...most problems involved refund signage, with non-compliant signs including: No refunds on discounted/sale items or No refunds after 7 days or No refund or exchanges on earrings.

“These signs are not okay because under the ACL, people automatically receive guarantees from businesses providing goods or services,” he said.

“If jewellery is not of acceptable quality, people can and should use ACL guarantees to get things fixed or replaced or to get their money back, whether products and services were bought from a retailer or manufacturer.

Click here to read the full media release from NSW Fair Trading

Operation Sparkle highlights 3 fundamental problems in the Australian jewellery retail industry today.

Professional sales training and comprehensive courses in retail jewellery stores are almost non existent. Furthermore, those who do implement some training often leave out fundamental consumer law components such as trade practices, the impact of what the sales people communicate, and the concept of "implied warranty". Implied warranty is a retailer's obligations regardless of statements which they think they can write on a poster to deny basic consumer rights, as discussed in the article. This all needs to be taught to anyone who works in a jewellery store.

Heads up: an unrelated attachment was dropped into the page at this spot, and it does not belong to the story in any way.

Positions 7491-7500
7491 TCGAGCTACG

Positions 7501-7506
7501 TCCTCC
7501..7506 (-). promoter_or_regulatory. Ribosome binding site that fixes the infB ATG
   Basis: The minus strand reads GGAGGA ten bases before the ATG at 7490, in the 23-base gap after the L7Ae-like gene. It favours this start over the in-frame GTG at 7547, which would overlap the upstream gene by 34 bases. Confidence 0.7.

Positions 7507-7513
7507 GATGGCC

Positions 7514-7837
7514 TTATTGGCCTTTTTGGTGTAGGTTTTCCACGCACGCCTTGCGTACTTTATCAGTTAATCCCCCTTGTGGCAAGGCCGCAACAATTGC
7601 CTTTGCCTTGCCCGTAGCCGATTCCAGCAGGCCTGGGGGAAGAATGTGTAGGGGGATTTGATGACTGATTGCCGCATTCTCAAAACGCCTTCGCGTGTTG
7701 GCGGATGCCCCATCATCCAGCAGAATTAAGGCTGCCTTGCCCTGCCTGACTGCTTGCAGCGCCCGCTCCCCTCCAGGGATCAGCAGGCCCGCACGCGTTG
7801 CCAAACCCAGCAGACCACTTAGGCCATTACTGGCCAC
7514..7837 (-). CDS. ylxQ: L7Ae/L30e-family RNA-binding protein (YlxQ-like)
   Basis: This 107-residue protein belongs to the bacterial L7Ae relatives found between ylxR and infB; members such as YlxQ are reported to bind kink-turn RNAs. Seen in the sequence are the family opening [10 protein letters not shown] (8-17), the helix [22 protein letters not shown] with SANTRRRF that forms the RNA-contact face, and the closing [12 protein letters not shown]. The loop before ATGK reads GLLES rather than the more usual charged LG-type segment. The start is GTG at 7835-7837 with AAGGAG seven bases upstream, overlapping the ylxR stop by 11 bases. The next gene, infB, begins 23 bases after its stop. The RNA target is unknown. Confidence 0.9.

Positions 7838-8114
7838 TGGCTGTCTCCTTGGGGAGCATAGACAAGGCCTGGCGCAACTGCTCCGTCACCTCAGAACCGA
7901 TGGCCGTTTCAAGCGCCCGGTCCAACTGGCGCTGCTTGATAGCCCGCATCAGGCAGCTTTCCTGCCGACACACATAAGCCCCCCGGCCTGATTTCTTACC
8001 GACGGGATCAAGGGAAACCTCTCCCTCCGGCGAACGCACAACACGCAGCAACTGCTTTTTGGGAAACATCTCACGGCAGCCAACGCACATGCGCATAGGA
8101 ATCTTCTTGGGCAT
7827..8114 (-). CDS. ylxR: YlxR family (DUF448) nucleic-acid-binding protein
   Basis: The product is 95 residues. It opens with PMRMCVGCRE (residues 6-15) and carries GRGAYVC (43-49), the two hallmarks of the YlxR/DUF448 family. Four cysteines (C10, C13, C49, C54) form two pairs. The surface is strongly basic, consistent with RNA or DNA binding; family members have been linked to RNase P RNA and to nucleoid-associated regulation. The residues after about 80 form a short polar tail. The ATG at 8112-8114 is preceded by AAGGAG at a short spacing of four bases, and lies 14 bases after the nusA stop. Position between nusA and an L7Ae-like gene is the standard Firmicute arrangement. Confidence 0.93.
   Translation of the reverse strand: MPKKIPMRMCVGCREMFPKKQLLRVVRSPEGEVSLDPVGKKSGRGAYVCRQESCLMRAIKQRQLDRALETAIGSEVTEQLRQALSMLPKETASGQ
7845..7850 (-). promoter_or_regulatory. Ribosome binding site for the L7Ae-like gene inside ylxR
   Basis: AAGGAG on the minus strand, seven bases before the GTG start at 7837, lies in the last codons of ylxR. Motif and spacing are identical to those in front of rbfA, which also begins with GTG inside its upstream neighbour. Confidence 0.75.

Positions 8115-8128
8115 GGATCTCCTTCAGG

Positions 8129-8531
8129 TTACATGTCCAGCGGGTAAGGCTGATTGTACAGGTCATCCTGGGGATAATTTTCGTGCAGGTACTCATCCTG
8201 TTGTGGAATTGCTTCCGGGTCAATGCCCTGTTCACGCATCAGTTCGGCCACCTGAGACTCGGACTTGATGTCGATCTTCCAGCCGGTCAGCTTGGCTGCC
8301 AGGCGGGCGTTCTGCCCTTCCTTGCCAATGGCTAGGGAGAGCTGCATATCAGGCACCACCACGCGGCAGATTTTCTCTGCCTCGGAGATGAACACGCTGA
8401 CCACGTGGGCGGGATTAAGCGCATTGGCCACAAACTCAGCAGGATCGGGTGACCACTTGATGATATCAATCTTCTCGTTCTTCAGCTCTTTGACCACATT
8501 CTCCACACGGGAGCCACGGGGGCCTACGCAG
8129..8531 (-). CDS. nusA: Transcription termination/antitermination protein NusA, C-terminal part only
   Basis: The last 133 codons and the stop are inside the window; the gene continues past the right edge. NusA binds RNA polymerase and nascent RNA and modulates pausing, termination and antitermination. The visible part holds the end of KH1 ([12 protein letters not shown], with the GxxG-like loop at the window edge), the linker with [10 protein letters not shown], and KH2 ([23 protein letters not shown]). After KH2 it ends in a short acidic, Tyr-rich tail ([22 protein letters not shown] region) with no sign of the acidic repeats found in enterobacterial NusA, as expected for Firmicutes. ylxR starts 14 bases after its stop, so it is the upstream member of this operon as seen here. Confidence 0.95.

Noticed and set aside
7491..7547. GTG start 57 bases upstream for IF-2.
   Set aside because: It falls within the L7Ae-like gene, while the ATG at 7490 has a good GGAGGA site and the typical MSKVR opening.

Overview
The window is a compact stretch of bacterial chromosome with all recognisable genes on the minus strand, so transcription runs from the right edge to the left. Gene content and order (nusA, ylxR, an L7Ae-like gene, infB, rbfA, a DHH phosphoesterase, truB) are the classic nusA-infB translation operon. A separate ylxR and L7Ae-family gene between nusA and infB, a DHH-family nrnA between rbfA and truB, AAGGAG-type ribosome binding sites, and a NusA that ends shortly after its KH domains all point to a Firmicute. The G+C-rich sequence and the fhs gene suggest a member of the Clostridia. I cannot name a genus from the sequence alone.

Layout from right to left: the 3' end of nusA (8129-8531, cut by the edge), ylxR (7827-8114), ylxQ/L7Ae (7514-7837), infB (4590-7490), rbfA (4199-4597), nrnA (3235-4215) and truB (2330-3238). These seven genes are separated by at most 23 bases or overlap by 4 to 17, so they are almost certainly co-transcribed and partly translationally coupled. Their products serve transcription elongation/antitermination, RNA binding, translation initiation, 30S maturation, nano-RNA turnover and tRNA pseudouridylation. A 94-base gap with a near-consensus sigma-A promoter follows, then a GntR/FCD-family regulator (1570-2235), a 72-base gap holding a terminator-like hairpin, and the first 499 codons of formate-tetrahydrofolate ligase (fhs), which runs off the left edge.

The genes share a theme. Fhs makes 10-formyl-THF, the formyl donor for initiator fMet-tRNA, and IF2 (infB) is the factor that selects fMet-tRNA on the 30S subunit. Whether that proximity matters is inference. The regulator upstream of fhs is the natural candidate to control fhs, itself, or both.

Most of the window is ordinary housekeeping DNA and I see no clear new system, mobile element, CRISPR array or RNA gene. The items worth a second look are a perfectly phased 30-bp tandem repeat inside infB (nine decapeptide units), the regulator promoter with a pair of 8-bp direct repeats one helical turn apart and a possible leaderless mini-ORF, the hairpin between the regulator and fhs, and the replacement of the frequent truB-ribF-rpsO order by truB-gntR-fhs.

The second issue is that selling in a retail store is not perceived as a profession. There are no University or other extended education courses which teach jewellery retailing in Australia. In the jewellery trade many people start out either as part timers during school or in family businesses, then just sort of continue in the trade.

How can we expect a comprehensive education if one doesn't exist?

The third aspect is that only when the Jewellery Industry begins acting collectively and inclusively we will both provide the right education and set the standards for jewellery retail in Australia.